Fig. 1. Spectral Power Profiles for EEG-based subgroups. Relative power in the parietal region (P3, Pz, and P4) across the frequency bands for each of the five empirically defined subgroups. Each group is named for the frequency band where the power is significantly elevated above the other clusters. Degrees of freedom for EEG analyses F[4775]. Post hoc results (p<0.05) for each frequency band were located above the spectral elevation for each frequency band. EEG: electroencephalogram. Adapted from Loo et al. J Child Psychol Psychiatr 2018;59:223- 231, with permission of John Wiley and Sons [61].

Loo et al. [61] analyzed the QEEG of 781 participants (620 ADHD and 161 control) and classified them into five classes. The five classes were named based on the frequency of the most dominant EEG: delta (30%), theta (23%), alpha (20%), beta (7%), and no spectral elevation (NSE; 20%). The authors observed that the subgroup with prominent delta and theta waves was associated with disruptive behavior and cognitive dysfunction, while those with prominent alpha and beta waves were associated with emotional dysregulation and internalizing behavior. Additionally, the authors stated that in previous studies, comorbid mood disorders were excluded, which led to subgroups with prominent delta and theta waves and subsequently high TBR. The NSE subgroup, which showed no increase in the power spectrum at any frequency band, showed relatively fewer behavioral and cognitive function problems. This subgroup was observed in all ADHD and typically developing control groups. This suggests that the clinical diagnosis of ADHD may show no specific abnormalities on EEG.

Byeon et al. [62] also confirmed the heterogeneity of ADHD by subgrouping using QEEG. In this study, 74 children were divided into three groups: ADHD, not other specified (NOS), and neurotypical (NT), and cluster analysis further divided the participants into four subgroups. In addition to the maturational lag and hypoarousal types, a new type with increased alpha waves was observed. This subgroup contained the highest proportion of NOS (ADHD 30%, NOS 59%, NT 11%), suggesting that childhood depression showed similar symptoms to ADHD and was misdiagnosed.

Fig. 2. The difference in topography between the 4 subtypes divided by cluster analysis of quantitative electroencephalogram.
Adapted from Byeon et al. PLOS ONE 2020;15:e0242566 [62].

Based on the findings of studies that subgrouped ADHD using QEEG, ADHD is heterogeneous, and several subtypes can be identified. In particular, the subtype with increased alpha waves. Alpha is presumed to be associated with mood (depression and emotional dysregulation). This is also consistent with the statement of Snyder et al. [34] that low TBR is not pure ADHD, but a condition or comorbidity that has symptoms similar to ADHD. Further research is required regarding the subgroups of ADHD, and these studies are important for clinical diagnosis and treatment of ADHD.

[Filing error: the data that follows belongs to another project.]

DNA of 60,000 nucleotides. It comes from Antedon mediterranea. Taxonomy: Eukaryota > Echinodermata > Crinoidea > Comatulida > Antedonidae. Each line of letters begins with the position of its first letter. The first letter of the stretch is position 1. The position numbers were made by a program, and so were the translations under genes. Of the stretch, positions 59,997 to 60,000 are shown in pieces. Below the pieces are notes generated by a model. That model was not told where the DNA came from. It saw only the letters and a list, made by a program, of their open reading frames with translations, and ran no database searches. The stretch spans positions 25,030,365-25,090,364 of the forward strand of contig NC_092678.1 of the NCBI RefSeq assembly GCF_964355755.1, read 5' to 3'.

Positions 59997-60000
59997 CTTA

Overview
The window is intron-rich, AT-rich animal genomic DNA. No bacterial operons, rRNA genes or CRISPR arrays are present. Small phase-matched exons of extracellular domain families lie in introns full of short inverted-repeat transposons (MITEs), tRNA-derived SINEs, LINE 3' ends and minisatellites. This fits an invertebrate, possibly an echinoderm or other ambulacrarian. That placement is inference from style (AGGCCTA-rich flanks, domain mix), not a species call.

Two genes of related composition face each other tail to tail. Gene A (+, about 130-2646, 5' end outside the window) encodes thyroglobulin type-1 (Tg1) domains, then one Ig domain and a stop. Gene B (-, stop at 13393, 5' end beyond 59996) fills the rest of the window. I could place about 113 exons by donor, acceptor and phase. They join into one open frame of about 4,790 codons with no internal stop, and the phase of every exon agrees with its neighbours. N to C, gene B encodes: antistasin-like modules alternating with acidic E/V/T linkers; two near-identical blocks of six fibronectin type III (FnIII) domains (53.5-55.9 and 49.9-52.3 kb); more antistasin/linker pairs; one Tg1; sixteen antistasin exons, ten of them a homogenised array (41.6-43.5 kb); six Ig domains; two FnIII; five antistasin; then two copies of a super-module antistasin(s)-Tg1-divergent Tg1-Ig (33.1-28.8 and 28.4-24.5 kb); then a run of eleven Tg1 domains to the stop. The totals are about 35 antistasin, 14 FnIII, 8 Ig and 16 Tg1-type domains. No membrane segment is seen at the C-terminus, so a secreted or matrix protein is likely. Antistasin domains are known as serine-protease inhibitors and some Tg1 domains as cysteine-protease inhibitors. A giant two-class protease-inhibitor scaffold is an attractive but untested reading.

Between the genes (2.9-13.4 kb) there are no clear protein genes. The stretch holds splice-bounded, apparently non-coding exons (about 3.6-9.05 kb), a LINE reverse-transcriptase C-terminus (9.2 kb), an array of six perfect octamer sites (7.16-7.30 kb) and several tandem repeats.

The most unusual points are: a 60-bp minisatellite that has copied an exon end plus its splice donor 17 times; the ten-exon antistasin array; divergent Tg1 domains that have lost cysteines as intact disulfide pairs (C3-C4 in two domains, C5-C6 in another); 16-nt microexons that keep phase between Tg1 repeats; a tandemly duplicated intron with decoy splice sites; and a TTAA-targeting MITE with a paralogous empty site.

Characteristics of studies on QEEG subgroups in ADHD

Study (years) N Clinical characteristics Number of subgroups Results

ADHD Control Age Male (%)
Clarke et al. [55] (2001) 184 40 8-12 100 3 Cluster 1 (hypoarousal type): 42.3%
Cluster 2 (maturational lag type): 37.5%
Cluster 3 (hyperarousal type): 20.2%
Clarke et al. [60] (2011) 155 109 7-13 100 5 Cluster 1 (hyperarousal type): 23.2%
Cluster 2* (hypoarousal type): 11%
Cluster 3 (maturational lag type): 24.5%
Cluster 4* (hypoarousal type): 24.5%
Cluster 5: 16.8%
*Cluster 2 and 4 has a same QEEG profile. Total 35.5%
Loo et al. [61] (2018) 620 161 6-18 59 5 Delta group: 30%
Theta group: 23%
Alpha group: 20%
Beta group: 7%
No spectral elevation group: 20%
Byeon et al. [62] (2020) 59 (32; ADHD NOS) 15 7-12 78 4 Cluster 1 (maturational lag type): ADHD (46%), NOS (33%), NT (21%)
Cluster 2 (childhood depression): ADHD (30%), NOS (59%), NT (11%)
Cluster 3 (hypoarousal type): ADHD (47%), NOS (40%), NT (13%)
Cluster 4 (relatively normal): ADHD (13%), NOS(25%), NT (62%)

ADHD: attention deficit/hyperactivity disorder, NOS: not other specified, NT: neurotypical, QEEG: quantitative electroencephalogram


TBR is the most studied QEEG diagnostic index for ADHD; however, recent studies have argued that TBR is not a valid biological marker, as the control group showed increased TBR and heterogeneity of ADHD. Therefore, new indices, such as TGC, would be useful for diagnosing ADHD, and further studies on such new indices are necessary. A dimensional approach, including RDoC and HiTOP, may help assess the heterogeneity of ADHD, and more specific studies through subgrouping will increase our understanding of ADHD. Systematic and large-scale studies or meta-analyses are necessary to demonstrate a high level of evidence for the use of QEEG in ADHD diagnosis.


This work was supported by a National Research Foundation of Korea (NRF) grant funded by the Korean Ministry of Science, ICT & Future Planning (NRF-2018R1C1B5041143).

Conflicts of Interest

The authors have no potential conflicts of interest to disclose.

Author Contributions

Conceptualization: Su Hyun Bong, Jun Won Kim. Data curation: Su

Hyun Bong, Jun Won Kim. Funding acquisition: Jun Won Kim. Investigation: Su Hyun Bong, Jun Won Kim. Project administration: Su Hyun Bong, Jun Won Kim. Supervision: Jun Won Kim. Validation: Su Hyun Bong, Jun Won Kim. Visualization: Su Hyun Bong, Jun Won Kim. Writing— original draft: Su Hyun Bong. Writing—review & editing: Jun Won Kim.